No less mysterious but very different in tone is Scott Finch's pop painting PUT IT UPON THEIR EYES AND HEADS, top. This hard-edge pastiche of two young women kissing features a Waring blender flying, poltergeist-like, overhead as a passenger jet drops from the sky, a seemingly random confluence of events that serves as a kind of cockeyed rumination on the unpredictability of chaos in modern life. But order of a sort returns in Anne Stagg's FROM A TO B, AND SOMETIMES C, an exploration of the migration of birds across a cerulean blue sky, a study of patterning and randomness and the role the role they play in the lives of birds—and those who observe them. ~D. Eric Bookhardt
2nd ANNUAL GULF-SOUTH REGIONAL: Regional Artists Group Exhibition
Through May 23
BECA Gallery, 527 St. Joseph St., 566-8999;

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Monday, May 4, 2009

Ferdinand, Freeman, Tannen and Webb at Studio 527

It looks about as experimental as anything you might see on St. Claude, but this Studio 527 expo involves some very established local art veterans. Bob Tannen, a co-founder of the Contemporary Arts Center, is represented by his Zen-like drawings and improvised sculptures of balls--baseballs, basketballs and the like. For him they are the ad-libbed signifiers of the inner games imposed by the physical world, the evolutionary instinct to adapt and prevail--the basis of the earliest ball games. Executed quickly, they suggest those fleeting gestures on which destiny often hangs.
Rashida Ferdinand's LULLABY is a wall of reproduced pages from a letter her Lower 9th Ward grandmother wrote about the ravages of hurricane flooding--but the year was 1965. A contemporaneous photo of her appears in multiples on an adjacent wall, below. Throw in some of Ferdinand's surreal clay sculptures, like gourds birthing divas, and the result is a shrine-like evocation of fleshly transcendence as well as a reference to a tragedy endured with dignity and forbearance. Clifton Webb, like Tannen, had a role in founding the CAC. His near human-size Afro-futurist sculptures suggest atavistic fertility figures from the birth of the earth that evolved over time into the near-holographic forms seen here, time-traveling totems, in effect.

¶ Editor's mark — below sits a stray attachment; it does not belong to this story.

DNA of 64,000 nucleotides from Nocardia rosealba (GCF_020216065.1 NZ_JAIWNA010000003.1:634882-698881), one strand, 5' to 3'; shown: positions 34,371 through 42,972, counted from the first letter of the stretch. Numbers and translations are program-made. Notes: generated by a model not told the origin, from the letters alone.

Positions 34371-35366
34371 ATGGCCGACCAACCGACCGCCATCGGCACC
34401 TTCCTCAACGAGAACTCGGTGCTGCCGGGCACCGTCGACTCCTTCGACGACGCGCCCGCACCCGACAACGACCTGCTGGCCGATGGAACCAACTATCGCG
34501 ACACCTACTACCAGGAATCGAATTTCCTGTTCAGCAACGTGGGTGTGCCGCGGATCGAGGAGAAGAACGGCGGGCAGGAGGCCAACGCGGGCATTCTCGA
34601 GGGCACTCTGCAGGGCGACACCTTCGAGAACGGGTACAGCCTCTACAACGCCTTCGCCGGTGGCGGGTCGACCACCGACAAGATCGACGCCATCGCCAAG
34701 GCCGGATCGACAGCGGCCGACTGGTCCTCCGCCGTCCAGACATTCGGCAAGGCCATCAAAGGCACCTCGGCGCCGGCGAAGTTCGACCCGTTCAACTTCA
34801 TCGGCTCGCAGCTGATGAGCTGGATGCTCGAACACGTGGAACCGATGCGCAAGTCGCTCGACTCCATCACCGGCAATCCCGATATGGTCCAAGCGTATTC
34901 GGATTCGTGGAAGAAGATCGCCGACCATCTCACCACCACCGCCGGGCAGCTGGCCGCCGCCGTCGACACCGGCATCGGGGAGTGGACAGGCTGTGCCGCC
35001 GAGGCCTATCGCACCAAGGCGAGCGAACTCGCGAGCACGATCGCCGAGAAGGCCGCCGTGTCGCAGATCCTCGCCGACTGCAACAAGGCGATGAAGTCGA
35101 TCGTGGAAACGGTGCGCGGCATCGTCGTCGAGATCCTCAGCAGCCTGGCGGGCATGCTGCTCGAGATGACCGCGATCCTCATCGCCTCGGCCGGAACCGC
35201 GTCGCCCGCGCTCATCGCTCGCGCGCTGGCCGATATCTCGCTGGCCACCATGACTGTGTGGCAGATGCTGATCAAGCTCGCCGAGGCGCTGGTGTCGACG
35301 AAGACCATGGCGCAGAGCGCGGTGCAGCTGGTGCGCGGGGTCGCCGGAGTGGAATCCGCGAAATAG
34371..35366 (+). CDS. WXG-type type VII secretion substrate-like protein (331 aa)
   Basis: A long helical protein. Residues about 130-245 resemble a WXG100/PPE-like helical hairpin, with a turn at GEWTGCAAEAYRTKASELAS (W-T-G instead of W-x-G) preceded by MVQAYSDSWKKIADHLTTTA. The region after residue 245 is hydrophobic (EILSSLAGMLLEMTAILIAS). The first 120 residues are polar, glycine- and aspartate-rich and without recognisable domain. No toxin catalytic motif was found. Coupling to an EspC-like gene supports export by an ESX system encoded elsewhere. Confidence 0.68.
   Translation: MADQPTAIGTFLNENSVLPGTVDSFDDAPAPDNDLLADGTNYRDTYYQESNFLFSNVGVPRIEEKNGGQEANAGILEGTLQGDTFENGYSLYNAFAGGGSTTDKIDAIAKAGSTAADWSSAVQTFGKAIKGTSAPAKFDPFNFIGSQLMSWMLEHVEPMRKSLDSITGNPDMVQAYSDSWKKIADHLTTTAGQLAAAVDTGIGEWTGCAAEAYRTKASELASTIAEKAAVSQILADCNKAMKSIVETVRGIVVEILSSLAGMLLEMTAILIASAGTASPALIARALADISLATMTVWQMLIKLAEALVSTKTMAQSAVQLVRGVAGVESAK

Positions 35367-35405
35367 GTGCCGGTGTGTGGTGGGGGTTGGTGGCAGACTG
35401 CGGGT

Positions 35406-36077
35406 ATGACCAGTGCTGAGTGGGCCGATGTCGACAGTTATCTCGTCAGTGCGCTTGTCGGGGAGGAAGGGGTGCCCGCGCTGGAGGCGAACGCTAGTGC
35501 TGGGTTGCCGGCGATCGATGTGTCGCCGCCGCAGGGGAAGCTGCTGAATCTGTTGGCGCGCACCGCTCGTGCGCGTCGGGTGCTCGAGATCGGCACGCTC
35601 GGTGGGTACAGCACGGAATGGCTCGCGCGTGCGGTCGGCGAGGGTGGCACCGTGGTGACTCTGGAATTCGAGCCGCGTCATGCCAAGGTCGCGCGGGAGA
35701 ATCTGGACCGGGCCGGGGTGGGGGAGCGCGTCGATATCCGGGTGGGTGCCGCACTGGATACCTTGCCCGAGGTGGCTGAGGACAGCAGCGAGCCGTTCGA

The Market Street Power Plant, top, a massive 19th century hulk that once burned coal and then natural gas, stands today as ruinous a cathedral of graffiti and rust. Tina Freeman's photographs capture that but also something else, a lingering human presence like a collective aura of the souls who once toiled there amid the coal bins, pictured, that powered the generators that lit the city. There, dark bituminous rocks were transformed into light amid a residue of soot and sweat over time, a residue reminiscent in some ways of Anselm Kiefer's densely layered paintings. These images convey the sedimentary gravitas of a vast steam-gothic burial vault enlivened by whimsical traceries of graffiti. ~D. Eric BookhardtNew Works by Rashida Ferdinand, Tina Freeman, Bob Tannen and Clifton Webb
Through May
Studio 527, 527Julia St., 388-3128